A Simple Guide to the Differences Between a DUI and a DWI Charge in Texas

A night that starts fun and full of alcoholic drinks can turn into a nightmare if you are arrested drunk behind the wheel. The somber thought of spending time in prison is enough to make you panic.

The first thing to do is understand what you are up against. Understanding the charges is the first step to winning in court.

It is important to know what DUI (driving under the influence) and DWI (driving while intoxicated) mean if you want to mount a good defense. Knowing the difference between DUI and DWI in Texas will prepare you to craft specific defenses in court.

We will dive further into why it matters below and you'll learn what you need to know to get started.

Difference Between DUI and DWI in Texas

What's the actual difference? In the state of Texas, a DUI is designated for an underage person (someone under the age of 21) operating a vehicle whether they are above the BAC (breath alcohol concentration) limit of .08% or not.

Yes, any driver under the age of 21 with any trace of alcohol in their system can be charged with a DUI; in fact, it's illegal for underage people to even be in possession of alcohol in a vehicle.

A DWI is charged under the Texas Penal Code. Because of this designation, a DWI is much more serious than a DUI.

If you are operating a vehicle and your BAC is over .08% or you're clearly driving impaired, then you can be charged with a DWI. If you are under the age of 21 driving with a BAC over .08, then you can be charged with both DWI and DUI.

DUI

A DUI and DWI carry very different penalties depending on repeat offending and BAC levels.

A DUI is categorized as a class C misdemeanor. The penalties are as follows:

  • Up to $500 fine
  • Up to 40 hours of community service
  • Mandatory alcohol awareness courses
  • 60-day license suspension

The fines and consequences increase with a second or third time being arrested. A minor who also has a BAC over the limit could receive:

  • Up to 180 days in jail
  • Up to a year of license suspension
  • Up to $2,000 fine

Additionally, if adults are caught providing alcohol to minors, they can face up to a year in jail and a $4,000 fine. Parents, spouses, and legal guardians can provide alcohol to their children or spouses if they are present when it's possessed and consumed.

DWI

A DWI is categorized as a class B misdemeanor. First-time penalties are as follows:

  • Up to $2,000 fine
  • Up to 180 days in jail
  • Up to a year of license suspension
  • Up to $2,000 fine annually for three years to retain the license

If your BAC level is at or above .15%, then the DWI is recategorized as a class A misdemeanor.

In Texas, a DUI or DWI that results in the bodily injury of another person can elevate the misdemeanors to felonies. These felonies carry more severe punishments such as a decade in prison and fines that can reach $10,000.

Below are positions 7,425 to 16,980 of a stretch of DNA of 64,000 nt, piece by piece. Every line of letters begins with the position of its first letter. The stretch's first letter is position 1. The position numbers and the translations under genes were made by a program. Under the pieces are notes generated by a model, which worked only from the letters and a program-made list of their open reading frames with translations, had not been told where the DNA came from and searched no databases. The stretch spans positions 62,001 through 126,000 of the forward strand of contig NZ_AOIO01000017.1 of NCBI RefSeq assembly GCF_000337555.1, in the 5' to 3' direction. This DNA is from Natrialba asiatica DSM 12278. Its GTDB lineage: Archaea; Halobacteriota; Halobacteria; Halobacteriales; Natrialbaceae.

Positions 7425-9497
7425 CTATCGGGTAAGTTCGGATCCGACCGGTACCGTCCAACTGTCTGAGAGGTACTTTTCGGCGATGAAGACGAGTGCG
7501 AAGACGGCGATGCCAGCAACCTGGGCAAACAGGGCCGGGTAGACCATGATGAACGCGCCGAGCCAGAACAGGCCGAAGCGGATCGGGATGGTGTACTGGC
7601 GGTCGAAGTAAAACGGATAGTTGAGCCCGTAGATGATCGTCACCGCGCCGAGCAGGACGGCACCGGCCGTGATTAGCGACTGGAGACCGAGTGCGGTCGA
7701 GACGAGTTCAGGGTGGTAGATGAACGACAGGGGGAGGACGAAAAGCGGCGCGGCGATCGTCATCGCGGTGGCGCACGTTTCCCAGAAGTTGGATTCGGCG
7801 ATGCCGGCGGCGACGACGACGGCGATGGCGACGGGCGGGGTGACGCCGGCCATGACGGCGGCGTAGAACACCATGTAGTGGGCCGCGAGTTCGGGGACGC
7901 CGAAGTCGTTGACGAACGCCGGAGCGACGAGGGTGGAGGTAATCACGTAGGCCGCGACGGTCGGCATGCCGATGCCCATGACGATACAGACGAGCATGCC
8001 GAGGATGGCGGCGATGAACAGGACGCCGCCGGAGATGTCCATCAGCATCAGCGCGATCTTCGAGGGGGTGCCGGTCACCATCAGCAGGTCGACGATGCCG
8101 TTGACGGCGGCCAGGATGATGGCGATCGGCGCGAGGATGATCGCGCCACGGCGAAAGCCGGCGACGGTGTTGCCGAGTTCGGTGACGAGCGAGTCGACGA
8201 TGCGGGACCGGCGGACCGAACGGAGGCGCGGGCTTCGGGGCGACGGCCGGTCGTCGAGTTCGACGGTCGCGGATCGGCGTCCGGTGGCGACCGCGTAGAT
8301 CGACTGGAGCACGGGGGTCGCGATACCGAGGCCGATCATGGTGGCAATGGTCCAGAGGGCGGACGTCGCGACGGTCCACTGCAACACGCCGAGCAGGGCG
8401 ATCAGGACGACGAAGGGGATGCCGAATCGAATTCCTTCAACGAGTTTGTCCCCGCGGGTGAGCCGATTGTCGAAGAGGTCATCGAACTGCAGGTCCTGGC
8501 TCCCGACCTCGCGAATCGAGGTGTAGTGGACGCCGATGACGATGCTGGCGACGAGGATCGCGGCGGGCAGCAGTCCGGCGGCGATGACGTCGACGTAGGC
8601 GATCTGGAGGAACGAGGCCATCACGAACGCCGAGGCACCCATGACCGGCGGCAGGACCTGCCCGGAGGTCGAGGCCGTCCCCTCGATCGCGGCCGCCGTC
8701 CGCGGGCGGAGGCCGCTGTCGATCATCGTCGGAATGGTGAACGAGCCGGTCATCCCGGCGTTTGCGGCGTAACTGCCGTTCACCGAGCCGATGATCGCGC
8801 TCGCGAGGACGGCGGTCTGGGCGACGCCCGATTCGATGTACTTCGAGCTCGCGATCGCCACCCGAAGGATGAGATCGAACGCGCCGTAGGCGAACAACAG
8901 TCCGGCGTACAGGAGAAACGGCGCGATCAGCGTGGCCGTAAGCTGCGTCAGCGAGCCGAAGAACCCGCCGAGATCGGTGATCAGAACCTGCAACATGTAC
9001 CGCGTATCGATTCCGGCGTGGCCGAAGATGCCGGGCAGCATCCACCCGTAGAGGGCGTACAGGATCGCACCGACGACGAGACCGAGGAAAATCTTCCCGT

If these penalties do not scare you already, consider that your car insurance rates may increase as well or worse - loss of coverage.

Some judges may decide driving is absolutely necessary for you. Instead of having your license suspended, a judge may order an ignition lock on your car. These locks will let you start your vehicle if you are able to breathe a BAC level of 0.0% into it.

What If You've Been Arrested?

It does not matter if you are of legal drinking age or not, these are serious charges and require professional legal help. A great lawyer will help you navigate the court system and mount a strong defense.

Without this help, you can end up in jail with fines that could cripple a family.

Naturally, you are going to have tons of questions following an arrest and DUI or DWI charge. A competent lawyer should be able to answer the following questions:

  • Do I have to plead guilty?
  • Do I have to take a field sobriety test? What happens if I refuse?
  • Can I represent myself in court?
  • What if I wasn't read my Miranda rights?
  • What are the costs of a lawyer?
  • Can I be convicted of a DWI/DUI if my BAC is not above .08%?
  • Can marijuana or drugs result in a DWI/DUI conviction?
  • What are the possible penalties I face?

There are probably more questions and concerns running through your mind. But this is a good list to get you started.

Plead Guilty or Go to Court?

If you are arrested and charged with a DUI or DWI in Texas, then you can plead guilty and accept whatever sentence is handed to you. Please, understand this is rarely the best path.

Hiring a professional lawyer to fight for you is the best possible option. A lawyer can help reduce your charges, sentence, or possibly get the charges dropped and dismissed.

Remember, pleading guilty will give you a record that can make gaining employment more difficult, ruin your reputation, and probably affect driving privileges.

There are numerous defensive strategies that an experienced lawyer can use. If the police didn't follow the procedure in your arrest, a lawyer can point out the errors and push for a dismissal or a plea bargain for something less severe that carries a less sentence.

If your BAC levels are over the legal limit, a good lawyer can still argue for you to receive a not guilty verdict. There are many factors and reasons a person could be over the legal limit.

What to Do Next?

Taking on a DWI/DUI charge is a daunting task that makes most people feeling helpless and scared. Now that you know the difference between DUI and DWI in Texas, you are ready to face the challenges of the court system.

When you hire a strong lawyer with the right skills and experience, you are giving yourself the best possible chance for a positive result.

The information on this website is for general information purposes only. Nothing on this site should be taken as legal advice for any individual case or situation. This information is not intended to create, and receipt or viewing does not constitute, an attorney-client relationship.